Exploring Sectional Title Law, how your Managing Agent can Help with Compliance

Posted: December 8, 2023

Exploring Sectional Title Law, how your Managing Agent can Help with Compliance

The Sectional Titles Act, No 95 of 1986, is a cornerstone piece of legislation in South African property law, which governs the ownership, management, and control of Sectional Title Schemes. To this day, it provides a robust legal framework that regulates how these Schemes are established and administered.

The Evolution of the Law

Some may assume that a cornerstone law is static by nature, but this is not the case. For instance, when the Sectional Titles Schemes Management Act (STSMA) came into effect, huge portions of the Sectional Titles Act (STA) were removed. Since these two separate acts sound so similar, and cover very similar areas, it is easy for even experienced trustees and owners of Sectional Title properties to find themselves scratching their heads, wondering how these legal changes affect Schemes they opened seven years ago in 2016.

To keep things simple, let’s start by exploring the STA a little, and let’s see if we can make sense of the evolution it has gone through over the years.

Sectional Title Schemes are governed by four main laws in South Africa.  (Source Article)

These are:

  • The Sectional Titles Act (STA) which regulates the ownership, letting and use of Sectional Titles Schemes in the country. Originally promulgated in 1971 and revised in 1984, this was the first and second generation of the law. Today, the chief focus of this act is on regulating the acquisition, division, transfer, registration, and establishment of section properties, and the establishment of sectional titles regulation boards.
  • The Sectional Titles Schemes Management Act (STSMA), effective since 2016, sets out the functions and powers of Bodies Corporate. The STMA’s focus is on regulating management and operational requirements within a Body Corporate or Sectional Title Scheme. When the STSMA was put into law, most of the STA’s own regulations on management were stripped down, effectively letting the STSMA override the STA in those areas.
  • The Community Schemes Ombuds Service Act (CSOMSA), formed alongside the STSMA, assists in dispute resolutions.
  • And, finally, the Sectional Titles Amendment Act (STAA), which seeks to close loopholes and fill any other gaps that were spotted in the previous three acts. The STAA has been effective since 2020, and chiefly affects how Homeowners’ Associations, complex managers, and Bodies Corporate can play with Sectional Title Schemes.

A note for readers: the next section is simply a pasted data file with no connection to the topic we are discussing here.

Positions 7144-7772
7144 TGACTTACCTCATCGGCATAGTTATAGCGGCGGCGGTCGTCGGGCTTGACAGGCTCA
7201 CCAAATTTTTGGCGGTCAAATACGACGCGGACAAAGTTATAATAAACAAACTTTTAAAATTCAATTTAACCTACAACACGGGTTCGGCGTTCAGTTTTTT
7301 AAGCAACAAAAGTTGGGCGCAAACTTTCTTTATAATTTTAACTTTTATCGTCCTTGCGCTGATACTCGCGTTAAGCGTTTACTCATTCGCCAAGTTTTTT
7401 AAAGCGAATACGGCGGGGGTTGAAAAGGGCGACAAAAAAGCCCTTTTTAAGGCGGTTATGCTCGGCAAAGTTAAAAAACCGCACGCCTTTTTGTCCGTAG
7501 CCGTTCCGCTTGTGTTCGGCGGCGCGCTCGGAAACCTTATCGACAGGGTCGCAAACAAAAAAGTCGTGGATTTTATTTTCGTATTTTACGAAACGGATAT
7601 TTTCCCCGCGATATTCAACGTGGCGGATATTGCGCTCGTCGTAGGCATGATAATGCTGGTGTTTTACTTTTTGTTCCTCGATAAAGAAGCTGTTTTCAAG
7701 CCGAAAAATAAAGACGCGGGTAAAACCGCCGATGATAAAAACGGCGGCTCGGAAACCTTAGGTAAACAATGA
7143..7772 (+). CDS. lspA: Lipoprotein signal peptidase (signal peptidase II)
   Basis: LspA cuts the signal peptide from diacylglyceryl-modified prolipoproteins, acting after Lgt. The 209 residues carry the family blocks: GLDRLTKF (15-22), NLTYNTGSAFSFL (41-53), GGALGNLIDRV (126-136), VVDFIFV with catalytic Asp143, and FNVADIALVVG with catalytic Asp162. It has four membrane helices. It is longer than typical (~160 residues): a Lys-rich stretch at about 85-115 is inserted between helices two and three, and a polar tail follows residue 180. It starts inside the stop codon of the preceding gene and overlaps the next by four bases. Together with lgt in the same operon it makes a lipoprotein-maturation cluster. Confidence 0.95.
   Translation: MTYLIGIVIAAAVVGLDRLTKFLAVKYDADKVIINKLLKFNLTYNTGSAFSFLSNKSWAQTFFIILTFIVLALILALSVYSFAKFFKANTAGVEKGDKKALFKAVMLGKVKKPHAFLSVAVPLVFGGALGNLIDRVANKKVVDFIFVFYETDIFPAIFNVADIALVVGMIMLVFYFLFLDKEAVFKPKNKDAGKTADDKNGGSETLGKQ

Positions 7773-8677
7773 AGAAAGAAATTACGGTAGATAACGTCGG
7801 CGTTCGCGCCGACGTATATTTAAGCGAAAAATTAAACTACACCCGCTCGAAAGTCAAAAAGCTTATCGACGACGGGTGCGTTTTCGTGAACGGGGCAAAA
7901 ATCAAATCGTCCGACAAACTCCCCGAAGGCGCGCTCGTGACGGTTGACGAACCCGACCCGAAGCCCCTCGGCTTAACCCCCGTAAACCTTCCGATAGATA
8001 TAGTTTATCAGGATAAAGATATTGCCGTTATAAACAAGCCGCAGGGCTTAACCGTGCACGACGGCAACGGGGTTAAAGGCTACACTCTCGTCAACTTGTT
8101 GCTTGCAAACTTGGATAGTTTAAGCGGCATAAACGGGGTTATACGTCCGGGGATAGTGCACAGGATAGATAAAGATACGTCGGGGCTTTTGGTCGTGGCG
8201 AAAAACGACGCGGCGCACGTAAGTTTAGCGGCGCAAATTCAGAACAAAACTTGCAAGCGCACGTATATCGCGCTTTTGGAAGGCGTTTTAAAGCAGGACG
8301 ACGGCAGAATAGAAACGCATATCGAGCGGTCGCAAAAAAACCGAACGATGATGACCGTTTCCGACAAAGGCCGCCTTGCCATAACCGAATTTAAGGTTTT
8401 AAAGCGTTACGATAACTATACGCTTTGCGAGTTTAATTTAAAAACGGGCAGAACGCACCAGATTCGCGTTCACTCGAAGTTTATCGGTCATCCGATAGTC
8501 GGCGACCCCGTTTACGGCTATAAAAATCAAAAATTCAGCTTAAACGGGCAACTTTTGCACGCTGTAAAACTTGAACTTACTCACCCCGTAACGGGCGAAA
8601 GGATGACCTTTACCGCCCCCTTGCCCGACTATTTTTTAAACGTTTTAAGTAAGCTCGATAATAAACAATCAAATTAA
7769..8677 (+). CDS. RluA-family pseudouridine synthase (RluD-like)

Putting it simply, the consumer-related portion of the revised STA- the governance, the management, and so forth- was moved into the new STSMA.

This left the old act responsible only for the conveyancing related aspects- transfer, registration, acquisition, partitioning, and so forth. The intent behind the STSMA’s takeover in those areas was to streamline all necessary changes into legislation.

The STSMA and the amendments introduced in 2020 by the gap-filling STAA, then, together form the acts that govern the management of your Scheme once it is built or set up under the STA.

Note that, in the rare case where the STSMA or STAA does not cover a situation pertaining to management, yet the STA does, Section 10 (12) of the STSMA prescribes that “Any rules made under the original STA are deemed to be made under this Act”.

An oversimplified explanation of what this means in practice, is that the STSMA overrides the STA, except in cases where the STA covers something that the STSMA does not.

Even though it has been stripped down, the STA, as the foundational act for the STSMA, can still fill in any blind spots as needed. Of course, Section 10 (12) was first penned in 2016. From 2020 and beyond, the STAA takes precedence over both in areas that it covers.

With that context in mind, we can now proceed further.

The Sectional Titles Act

The STA defines a Sectional Title Scheme as the separate ownership of units within a building or complex, along with a shared ownership of common property. Applying to both residential and commercial properties, it gives people the opportunity to own a portion of a property rather than having to pay for the entire building.

As touched on earlier, this act provides the legal framework for the creation of Sectional Title Schemes, which involves the registration of a sectional plan with the relevant deed’s office.

This sectional plan needs to show all the units, as well as the common property, within the Scheme. Each unit is then given a unique sectional title number and can be transferred or mortgaged independently. This setup is what allows partial ownership of a building or complex to be regulated, managed and protected by the STSMA.

The Sectional Titles Schemes Management Act

Building on the above, the biggest impacts made by the STSMA are in:

  1. Body Corporate rules

The STSMA puts significant emphasis on a Body Corporate’s obligation to maintain their Scheme’s buildings. This maintenance must be done through the use of a reserve fund to ensure that future costs are covered for long-term repairs, and that repairs to common property can always be carried out.